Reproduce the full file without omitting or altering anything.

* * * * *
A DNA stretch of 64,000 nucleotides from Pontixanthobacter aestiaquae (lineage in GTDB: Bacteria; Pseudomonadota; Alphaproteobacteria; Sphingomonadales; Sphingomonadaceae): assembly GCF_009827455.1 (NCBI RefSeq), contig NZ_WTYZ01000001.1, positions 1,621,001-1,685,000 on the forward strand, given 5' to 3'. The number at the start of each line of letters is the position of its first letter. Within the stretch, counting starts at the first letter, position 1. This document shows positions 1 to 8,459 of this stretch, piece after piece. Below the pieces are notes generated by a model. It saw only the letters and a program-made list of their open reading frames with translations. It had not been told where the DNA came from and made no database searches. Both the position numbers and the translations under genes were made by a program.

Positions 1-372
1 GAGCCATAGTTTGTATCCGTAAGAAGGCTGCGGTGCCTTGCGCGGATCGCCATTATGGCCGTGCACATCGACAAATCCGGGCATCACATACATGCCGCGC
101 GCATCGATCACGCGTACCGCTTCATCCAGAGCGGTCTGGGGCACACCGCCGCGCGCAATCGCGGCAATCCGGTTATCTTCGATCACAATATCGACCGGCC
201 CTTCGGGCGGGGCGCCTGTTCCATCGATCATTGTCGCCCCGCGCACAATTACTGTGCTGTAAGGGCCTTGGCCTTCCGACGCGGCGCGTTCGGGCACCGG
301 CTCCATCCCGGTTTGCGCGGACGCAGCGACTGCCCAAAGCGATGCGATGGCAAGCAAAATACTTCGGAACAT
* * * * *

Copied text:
A DNA stretch of 64,000 nucleotides from Pontixanthobacter aestiaquae (lineage in GTDB: Bacteria; Pseudomonadota; Alphaproteobacteria; Sphingomonadales; Sphingomonadaceae): assembly GCF_009827455.1 (NCBI RefSeq), contig NZ_WTYZ01000001.1, positions 1,621,001-1,685,000 on the forward strand, given 5' to 3'. The number at the start of each line of letters is the position of its first letter. Within the stretch, counting starts at the first letter, position 1. This document shows positions 1 to 8,459 of this stretch, piece after piece. Below the pieces are notes generated by a model. It saw only the letters and a program-made list of their open reading frames with translations. It had not been told where the DNA came from and made no database searches. Both the position numbers and the translations under genes were made by a program.

Positions 1-372
1 GAGCCATAGTTTGTATCCGTAAGAAGGCTGCGGTGCCTTGCGCGGATCGCCATTATGGCCGTGCACATCGACAAATCCGGGCATCACATACATGCCGCGC
101 GCATCGATCACGCGTACCGCTTCATCCAGAGCGGTCTGGGGCACACCGCCGCGCGCAATCGCGGCAATCCGGTTATCTTCGATCACAATATCGACCGGCC
201 CTTCGGGCGGGGCGCCTGTTCCATCGATCATTGTCGCCCCGCGCACAATTACTGTGCTGTAAGGGCCTTGGCCTTCCGACGCGGCGCGTTCGGGCACCGG
301 CTCCATCCCGGTTTGCGCGGACGCAGCGACTGCCCAAAGCGATGCGATGGCAAGCAAAATACTTCGGAACAT